Tag Archives: glasgow

The Haggis, The Spaceman and the Glaswegian Elvis (based on Theseus and the Minotaur)

Over the past two Saturdays I have worked with Whizz Kids Clubs in Scotland. In the first session we told Theseus and the Minotaur. I then challenged the group to make up characters who might live in an alternative labyrinth. The characters were so spectacular that I decided to throw them all into one wacky and wonderful reinterpretation of Theseus and the Minotaur. I hope you enjoy reading it as much as I enjoyed telling it.

Dramatis Personae

The Purple Haggis – King Aegeus

The Emperor Zurg – King Minos

The Half Pig Man from Granny’s Farm – Theseus

The Fire Monster – The Minotaur

Elvis with a sooth tooth and in need of a haircut – Ariadne

The Story

Not so very long ago the Emperor Zurg from the fifth quadrant had sent his warships to attack the people of Scotland.  To protect them their leader, a purple Haggis from the shores of Loch Ness had ordered a “loch down”.  This meant that everything was closed and that Elvis who had a sore tooth and just wanted a haircut was out of luck; there wasn’t a dentist to cut your hair or a barber to pull your teeth to be found anywhere between Glasgow and Edinburgh.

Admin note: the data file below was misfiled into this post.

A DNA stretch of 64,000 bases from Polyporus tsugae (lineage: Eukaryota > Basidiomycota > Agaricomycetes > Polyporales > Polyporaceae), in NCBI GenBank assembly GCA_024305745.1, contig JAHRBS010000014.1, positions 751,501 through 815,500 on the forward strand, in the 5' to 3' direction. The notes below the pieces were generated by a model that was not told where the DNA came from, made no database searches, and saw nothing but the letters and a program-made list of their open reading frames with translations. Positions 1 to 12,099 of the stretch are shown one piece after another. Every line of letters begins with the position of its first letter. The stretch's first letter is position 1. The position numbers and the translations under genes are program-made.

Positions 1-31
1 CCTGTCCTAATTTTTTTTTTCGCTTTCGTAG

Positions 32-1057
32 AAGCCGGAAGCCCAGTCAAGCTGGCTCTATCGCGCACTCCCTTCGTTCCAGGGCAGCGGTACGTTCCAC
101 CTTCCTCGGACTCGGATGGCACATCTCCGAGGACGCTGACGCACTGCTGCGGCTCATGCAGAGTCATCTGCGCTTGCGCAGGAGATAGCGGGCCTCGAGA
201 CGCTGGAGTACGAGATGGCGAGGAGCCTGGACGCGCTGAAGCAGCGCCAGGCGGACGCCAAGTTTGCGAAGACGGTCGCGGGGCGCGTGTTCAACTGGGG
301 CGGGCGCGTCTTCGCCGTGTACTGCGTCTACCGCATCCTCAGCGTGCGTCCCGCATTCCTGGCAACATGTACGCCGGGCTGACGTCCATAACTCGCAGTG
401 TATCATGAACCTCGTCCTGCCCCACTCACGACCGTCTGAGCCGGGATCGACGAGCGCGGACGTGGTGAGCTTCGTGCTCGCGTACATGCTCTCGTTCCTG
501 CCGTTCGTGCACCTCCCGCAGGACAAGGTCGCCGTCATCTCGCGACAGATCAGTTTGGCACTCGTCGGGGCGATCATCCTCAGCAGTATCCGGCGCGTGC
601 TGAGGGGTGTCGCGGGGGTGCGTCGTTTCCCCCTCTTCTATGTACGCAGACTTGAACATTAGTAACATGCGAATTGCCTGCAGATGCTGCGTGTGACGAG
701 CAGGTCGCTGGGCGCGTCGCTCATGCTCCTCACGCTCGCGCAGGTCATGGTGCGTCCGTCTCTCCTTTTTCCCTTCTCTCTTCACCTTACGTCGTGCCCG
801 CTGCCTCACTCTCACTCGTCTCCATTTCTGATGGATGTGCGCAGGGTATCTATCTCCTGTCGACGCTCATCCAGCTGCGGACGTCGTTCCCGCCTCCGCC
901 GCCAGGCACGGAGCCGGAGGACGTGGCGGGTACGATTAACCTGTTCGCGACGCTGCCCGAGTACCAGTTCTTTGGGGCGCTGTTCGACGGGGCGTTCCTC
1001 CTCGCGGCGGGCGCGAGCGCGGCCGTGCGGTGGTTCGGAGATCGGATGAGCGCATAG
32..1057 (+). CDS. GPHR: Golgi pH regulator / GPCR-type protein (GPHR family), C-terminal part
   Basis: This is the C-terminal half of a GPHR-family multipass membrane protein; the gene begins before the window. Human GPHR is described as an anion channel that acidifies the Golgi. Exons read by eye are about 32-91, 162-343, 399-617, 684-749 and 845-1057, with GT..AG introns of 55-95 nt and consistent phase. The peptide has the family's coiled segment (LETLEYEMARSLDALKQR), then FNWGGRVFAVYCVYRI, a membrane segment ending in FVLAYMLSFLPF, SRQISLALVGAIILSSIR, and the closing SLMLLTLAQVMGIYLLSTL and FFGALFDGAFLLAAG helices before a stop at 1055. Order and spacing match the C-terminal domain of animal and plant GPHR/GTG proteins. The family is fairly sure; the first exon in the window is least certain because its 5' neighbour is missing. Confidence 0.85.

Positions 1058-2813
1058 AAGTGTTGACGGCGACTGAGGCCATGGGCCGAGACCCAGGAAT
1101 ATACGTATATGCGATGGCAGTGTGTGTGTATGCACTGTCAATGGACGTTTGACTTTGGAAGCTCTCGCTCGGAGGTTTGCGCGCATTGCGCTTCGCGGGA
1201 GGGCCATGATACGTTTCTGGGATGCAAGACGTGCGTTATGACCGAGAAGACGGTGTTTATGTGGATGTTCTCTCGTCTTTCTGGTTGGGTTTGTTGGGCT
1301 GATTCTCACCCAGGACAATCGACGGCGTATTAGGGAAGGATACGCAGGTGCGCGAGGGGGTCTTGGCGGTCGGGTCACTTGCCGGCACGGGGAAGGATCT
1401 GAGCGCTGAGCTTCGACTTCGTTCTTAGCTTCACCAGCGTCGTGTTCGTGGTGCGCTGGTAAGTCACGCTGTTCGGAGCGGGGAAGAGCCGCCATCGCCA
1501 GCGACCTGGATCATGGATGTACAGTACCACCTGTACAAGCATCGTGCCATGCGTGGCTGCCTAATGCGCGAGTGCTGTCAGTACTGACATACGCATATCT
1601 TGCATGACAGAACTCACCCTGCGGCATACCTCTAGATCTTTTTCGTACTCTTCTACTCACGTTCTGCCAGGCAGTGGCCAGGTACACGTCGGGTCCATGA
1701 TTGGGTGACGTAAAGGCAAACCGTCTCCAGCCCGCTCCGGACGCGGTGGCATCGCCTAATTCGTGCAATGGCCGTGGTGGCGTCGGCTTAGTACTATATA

Learning what the Emperor had done to the people of Scotland, The Half Pig Man who lived on Granny’s Farm went to see the Purple Haggis on the shores of Loch Ness.  “I will challenge the Emperor Zurg’s Fire Monster” said the Half Pig Man “and if I win he will be forced to return to the fifth Quadrant”.  The Haggis was sure that the Half Pig Man would be killed by the Emperor Zurg’s Fire Monster but he could see he was determined and eventually agreed to let him go. The half Pig Man from Granny’s farm rode on the back of a wild elephant all the way to Glasgow where he met Elvis.  Elvis agreed to help the Half Pig Man if in return he would help him find a haircut.  The half Pig Man knew this would be impossible; he knew that all the barbers were closed and even if the loch down ended the queues would be ridiculous but he agreed to Elvis’s deal and together they went to face the Fire Monster.

Together they went to Erin’s house and discovered the Emperor Zurg under her bed.  “I have come to fight with your Fire Monster” said the Half Pig Man “and if I win you must return to the fifth quadrant.”  Hearing this Zurg laughed his most menacing laugh.

The Fire Monster turned out to be quite a nice Fire Monster and the Emperor Zurg was forced to return to the fifth Quadrant.  The Half Pig Man and Elvis then went in search of a haircut.  Together they rode on the back of the Wild Elephant to the city of Edinburgh where they met the Princess Street Garden Monster who was angry because people kept trampling his flowers.  Whilst Elvis and The Princess Street Garden Monster talked haircuts and dentistry the Half Pig Man slipped away back to the shores of Loch Ness where learning of the Emperor Zurg’s defeat the Purple Haggis lifted the Loch down and set the people of Scotland free to live happily ever after.